Although envy is normal, we tend to deny it. A better approach is to confess.
Richard Smith, an expert on envy who teaches psychology at the University of Kentucky, recalls a psychotherapist saying, ‘No patient has ever told me that they have a problem with envy, even though I see it in them. It’s basically saying, ‘I’m inferior, and I’m hostile.’’
But we compare ourselves to others all the time, research suggests. When we decide that we’re inferior or lack some desirable trait or circumstance—be it beauty, intelligence, spare cash, or an apparently happy marriage—it's normal to feel hostile and focus on our perceived rival’s faults and lacks.
Envy is both more likely, and tougher, among close friends and family, or people in related fields and close quarters. If your sister is a more talented writer, you see how her talent enhances her life over time. If you believe you have as much talent, but she’s doing better, you feel worse.
This kind of persistent envy is rough on her and others in your shared world. As one mother says of her two daughters, “Nancy is—and has always been—so envious of Mary. It’s been painful for us all.”
Online, envy is fed not by intimacy, but ignorance. “Face-braggers” omit the less glowing details. The same applies to bloggers, with their apparently charmed lives and productivity. “As I’ve gotten older, I’ve become entirely un-envious,” says one knitting blogger. I know it’s a façade—that their homes get messy, and they fight with their husbands.”
Some people are so afraid of being envied that they hold themselves back. As Nina, a 45-year-old entrepreneur recalls, “As a girl, I knew I was pretty and was afraid that other girls would be envious of me. So, I didn’t try to look my best.” Tara, a 50-year-old writer, recalls when a book agent called her, saying her first novel was “brilliant.” “My first emotion was fear. I thought, ‘I’m going to lose all my friends.’”
Silence or dismissal when you report successes may indeed be a sign of dark envy in others. You might keep your distance if you tend to feel deflated and defeated after conversations–online or off.
But once you recognize envy, it may lose its sting. A friend who is envious can still be a good friend. The solution may be to crow less, applaud your friend more, pay more attention to her or find other topics and arenas where you don’t compete.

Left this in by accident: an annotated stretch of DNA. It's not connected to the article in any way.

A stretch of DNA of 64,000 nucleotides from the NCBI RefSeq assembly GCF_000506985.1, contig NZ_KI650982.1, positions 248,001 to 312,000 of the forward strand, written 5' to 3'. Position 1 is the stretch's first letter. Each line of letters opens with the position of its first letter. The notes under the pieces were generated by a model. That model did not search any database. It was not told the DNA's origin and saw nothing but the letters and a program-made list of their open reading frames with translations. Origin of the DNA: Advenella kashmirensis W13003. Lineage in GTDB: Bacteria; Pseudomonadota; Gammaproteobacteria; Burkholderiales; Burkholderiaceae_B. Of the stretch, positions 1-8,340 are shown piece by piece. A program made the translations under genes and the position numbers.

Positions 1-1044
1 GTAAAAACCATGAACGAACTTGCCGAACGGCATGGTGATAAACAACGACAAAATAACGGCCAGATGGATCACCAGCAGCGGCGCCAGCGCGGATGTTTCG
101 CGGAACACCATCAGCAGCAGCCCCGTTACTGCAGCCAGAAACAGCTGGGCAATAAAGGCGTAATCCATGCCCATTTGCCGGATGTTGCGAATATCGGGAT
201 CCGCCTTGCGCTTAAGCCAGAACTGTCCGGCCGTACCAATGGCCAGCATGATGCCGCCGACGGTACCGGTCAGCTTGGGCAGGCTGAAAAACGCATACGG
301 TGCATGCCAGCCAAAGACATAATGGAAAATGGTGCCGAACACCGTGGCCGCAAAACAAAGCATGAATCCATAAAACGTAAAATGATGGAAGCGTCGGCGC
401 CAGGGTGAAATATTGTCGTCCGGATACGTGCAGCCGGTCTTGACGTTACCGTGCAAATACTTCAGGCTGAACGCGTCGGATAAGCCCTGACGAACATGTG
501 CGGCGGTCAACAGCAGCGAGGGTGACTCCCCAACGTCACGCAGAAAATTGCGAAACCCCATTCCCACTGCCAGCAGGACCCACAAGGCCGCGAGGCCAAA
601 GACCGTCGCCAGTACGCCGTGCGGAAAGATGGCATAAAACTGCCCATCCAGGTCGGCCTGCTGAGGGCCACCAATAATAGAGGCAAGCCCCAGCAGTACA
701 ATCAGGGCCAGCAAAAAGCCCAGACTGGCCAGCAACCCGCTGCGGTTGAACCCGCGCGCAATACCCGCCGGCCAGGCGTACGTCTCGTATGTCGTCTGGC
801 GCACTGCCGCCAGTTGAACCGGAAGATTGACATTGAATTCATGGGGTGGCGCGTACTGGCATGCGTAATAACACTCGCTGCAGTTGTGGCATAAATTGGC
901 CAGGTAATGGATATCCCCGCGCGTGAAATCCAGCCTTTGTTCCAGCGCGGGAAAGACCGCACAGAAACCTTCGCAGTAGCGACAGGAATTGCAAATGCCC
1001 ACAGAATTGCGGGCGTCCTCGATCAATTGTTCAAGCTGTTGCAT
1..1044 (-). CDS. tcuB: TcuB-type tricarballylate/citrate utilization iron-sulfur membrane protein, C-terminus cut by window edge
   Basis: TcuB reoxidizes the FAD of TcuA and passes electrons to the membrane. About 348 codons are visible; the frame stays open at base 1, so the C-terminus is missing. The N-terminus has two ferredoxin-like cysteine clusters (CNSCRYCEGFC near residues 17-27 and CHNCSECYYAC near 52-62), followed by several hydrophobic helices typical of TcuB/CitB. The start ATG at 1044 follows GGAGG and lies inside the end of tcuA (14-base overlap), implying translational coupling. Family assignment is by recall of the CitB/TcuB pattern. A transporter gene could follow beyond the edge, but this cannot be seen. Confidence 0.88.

To quiet your envy, Solomon Schimmel, a professor of Jewish Education and Psychology at Hebrew College in Boston, suggests thinking about what you have that your friend doesn’t. Recall the price she paid for her success and your own choices. Finally, remind yourself that your envy hurts and doesn’t give you what you’re missing.
With your closest connections, confess. Maria, a 30-year-old TV producer, was annoyed when a childhood friend–a gay man–seemed to be boasting too much about his boyfriend’s new apartment. “We grew up together and have similar jobs, so inevitably we compete,” she says. Maria and her own mate weren’t yet ready for an apartment purchase.
When she talked to her friend about her envy, “He said he would feel the same way. I think part of me did feel excited about him. When I got that off my chest, all of me got a chance to be happy.”
Online or off, minimizing the pain of envy requires self-acceptance. Leslie, a 50-year-old scientist who regrets not having children, often feels envious of mothers. Her boyfriend gave her this remedy, which works for her: Ask yourself, “If I could be that other person instead of myself, who would I pick?”
“Deep down I want to survive and be myself,” she says.